"headlights have never worked on my 2001 prius"
 

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Discussion Starter · #9 ·
[/quote]So tiny![/quote]

tiny but it works

so i guess that since there is more air
coming through with the ac on than with just the fan
but no cold air
that means the compressor is working
i hope that's good news

i just had a lot of body work done on the car
which included a front bumper
i wonder if something could have happened then
 

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Discussion Starter · #10 ·
well,just got the car back

"recharge system. unable to locate leak"
that's $115.00
the ac is currently working

they did find the radiator was leaking
that's $900.00
i'm thinking of living with that one for a while
there is a little coolant residue on both upper corners
and no leaks under the car (parking spot is clean)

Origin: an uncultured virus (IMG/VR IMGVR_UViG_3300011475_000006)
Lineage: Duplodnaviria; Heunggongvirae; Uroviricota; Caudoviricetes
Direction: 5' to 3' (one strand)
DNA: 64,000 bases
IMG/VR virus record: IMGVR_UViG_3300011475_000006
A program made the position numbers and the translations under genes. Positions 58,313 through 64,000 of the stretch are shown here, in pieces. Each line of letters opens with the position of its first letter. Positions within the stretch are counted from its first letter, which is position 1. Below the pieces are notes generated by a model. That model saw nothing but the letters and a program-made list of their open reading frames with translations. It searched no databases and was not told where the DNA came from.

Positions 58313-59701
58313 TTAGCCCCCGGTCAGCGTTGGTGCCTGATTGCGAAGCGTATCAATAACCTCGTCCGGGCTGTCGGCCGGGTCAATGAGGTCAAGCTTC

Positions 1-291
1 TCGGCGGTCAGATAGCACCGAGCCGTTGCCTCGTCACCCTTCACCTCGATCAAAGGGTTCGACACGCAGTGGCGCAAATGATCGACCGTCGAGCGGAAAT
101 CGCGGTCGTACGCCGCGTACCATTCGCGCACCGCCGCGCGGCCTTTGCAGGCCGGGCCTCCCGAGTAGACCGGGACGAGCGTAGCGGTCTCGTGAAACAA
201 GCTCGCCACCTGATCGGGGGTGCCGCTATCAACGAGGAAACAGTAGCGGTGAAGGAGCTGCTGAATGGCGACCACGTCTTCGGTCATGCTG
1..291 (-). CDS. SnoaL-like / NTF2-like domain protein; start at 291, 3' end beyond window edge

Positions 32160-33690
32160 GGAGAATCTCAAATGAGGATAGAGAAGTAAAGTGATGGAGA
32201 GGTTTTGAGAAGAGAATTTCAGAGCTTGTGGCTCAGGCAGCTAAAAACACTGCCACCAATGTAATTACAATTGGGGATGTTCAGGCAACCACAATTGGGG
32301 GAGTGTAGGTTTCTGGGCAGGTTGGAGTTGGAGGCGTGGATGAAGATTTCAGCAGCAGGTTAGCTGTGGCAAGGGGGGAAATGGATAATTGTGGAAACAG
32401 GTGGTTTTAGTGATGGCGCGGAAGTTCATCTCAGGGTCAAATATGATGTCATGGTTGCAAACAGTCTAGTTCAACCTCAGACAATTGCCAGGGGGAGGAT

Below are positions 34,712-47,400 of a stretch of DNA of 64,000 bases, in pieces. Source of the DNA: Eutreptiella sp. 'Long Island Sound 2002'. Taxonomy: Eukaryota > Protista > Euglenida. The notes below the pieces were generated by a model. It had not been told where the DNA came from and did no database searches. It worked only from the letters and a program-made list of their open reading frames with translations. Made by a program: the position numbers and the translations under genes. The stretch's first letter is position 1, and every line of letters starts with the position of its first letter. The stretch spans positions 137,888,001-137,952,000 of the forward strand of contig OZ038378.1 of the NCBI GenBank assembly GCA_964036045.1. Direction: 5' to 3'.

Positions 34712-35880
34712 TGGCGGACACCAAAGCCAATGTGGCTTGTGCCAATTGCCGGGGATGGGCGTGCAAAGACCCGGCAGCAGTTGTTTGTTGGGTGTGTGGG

i'll keep an eye on the coolant levels

problem is, they need to remove the radiator to
further diagnose the possible ac leak
so if does, i'll most likely have to
replace the rad at same time (maybe get a wreckers rad)

i like to keep the car in top shape but
i spent $1800.00 on body repairs last month
so the timing is poor
 

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Discussion Starter · #12 ·
mrv said:
can you go back to the body shop and tell them that they missed it? I would think that a leaking radiator should've been noticed at the repair time...
you would think so!
but i'm quite sure that nothing would come of it
and they did a great job on the car for relatively little money
so i want to stay on good terms with them
i will ask though

so according to the toyota mechanic
the prius aluminum radiator can not be repaired?
is this true